The article, written by Brian Murphy of the Associated Press, discusses the 'nasty' face of urban warfare (FIBUA - fighting in built-up areas), and I have to agree that this new face of war - with urban settings more and more becoming battlefields - will definitely increase the likelihood of increasing civilian casualties, as have been seen in the Gaza War. More than 1100 Palestinians have been killed (over half are civilians), compared to 13 Israeli casualties, 3 of them civilians.
Military strategists the world over are already analyzing how the Israeli Defense Forces (IDF), which is superior to Hamas in almost every way, has handled the urban war that Hamas has sucked them into. One thing is clear: civilian casualties were horrific. Even neutral forces, like the United Nations and the Red Cross have suffered casualties (due to the IDF). It also did not help (or helped, depending on one's point of view) that the war was for the whole world to see, what with the media having live Internet feeds of the conflict.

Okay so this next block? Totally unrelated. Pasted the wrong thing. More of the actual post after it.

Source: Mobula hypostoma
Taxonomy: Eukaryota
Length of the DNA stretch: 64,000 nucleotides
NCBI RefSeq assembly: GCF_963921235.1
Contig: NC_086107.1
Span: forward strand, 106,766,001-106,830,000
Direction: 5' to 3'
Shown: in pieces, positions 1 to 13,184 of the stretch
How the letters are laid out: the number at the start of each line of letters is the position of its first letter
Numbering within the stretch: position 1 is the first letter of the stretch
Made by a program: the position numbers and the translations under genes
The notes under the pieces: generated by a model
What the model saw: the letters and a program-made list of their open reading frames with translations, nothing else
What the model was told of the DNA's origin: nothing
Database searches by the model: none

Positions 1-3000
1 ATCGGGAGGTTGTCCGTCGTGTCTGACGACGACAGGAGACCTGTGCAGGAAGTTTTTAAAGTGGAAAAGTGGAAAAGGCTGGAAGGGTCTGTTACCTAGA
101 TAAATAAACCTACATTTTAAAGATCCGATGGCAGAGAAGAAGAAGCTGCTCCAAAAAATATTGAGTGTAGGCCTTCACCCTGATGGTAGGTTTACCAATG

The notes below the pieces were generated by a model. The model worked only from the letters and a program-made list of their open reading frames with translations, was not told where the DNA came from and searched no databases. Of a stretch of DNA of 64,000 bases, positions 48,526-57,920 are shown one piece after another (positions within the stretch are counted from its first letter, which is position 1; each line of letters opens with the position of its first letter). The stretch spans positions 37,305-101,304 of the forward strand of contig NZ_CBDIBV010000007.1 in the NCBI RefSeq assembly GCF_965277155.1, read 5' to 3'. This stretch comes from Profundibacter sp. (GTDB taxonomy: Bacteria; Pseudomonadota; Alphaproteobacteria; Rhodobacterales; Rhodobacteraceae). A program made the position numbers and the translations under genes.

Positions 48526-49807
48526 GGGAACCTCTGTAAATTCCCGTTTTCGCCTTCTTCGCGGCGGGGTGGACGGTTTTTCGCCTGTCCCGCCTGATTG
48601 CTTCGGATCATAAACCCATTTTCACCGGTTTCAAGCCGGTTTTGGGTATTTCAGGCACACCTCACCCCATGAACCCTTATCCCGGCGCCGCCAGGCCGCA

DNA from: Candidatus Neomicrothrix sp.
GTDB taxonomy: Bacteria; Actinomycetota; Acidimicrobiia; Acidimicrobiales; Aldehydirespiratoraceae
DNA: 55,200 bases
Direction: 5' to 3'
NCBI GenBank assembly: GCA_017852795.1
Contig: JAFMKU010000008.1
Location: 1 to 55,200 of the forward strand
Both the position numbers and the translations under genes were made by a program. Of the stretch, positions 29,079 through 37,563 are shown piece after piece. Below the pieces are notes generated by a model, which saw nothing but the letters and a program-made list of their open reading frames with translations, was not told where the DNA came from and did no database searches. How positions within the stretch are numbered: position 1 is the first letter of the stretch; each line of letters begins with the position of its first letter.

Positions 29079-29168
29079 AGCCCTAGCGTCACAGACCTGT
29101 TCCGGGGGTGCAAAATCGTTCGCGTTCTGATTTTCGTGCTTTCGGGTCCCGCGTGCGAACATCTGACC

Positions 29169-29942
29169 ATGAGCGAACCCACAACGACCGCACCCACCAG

I have also noticed something about the war that Murphy touched on: a vastly inferior group does not necessarily need to win a victory outright; if they can hold the superior group in an urban area and hit them where they are vulnerable (like alleys, streets, and tight squares), then chipping at the stronger opponent would likely wear out said opponent. While the IDF may want a total victory, they would need to combat the stealthy tactics that Hamas is employing (yes, hiding behind civilians, while cowardly, is a tactic).
It doesn't need hard imagination to see what a disaster urban fighting can be to a modern army. Just watch Blackhawk Down.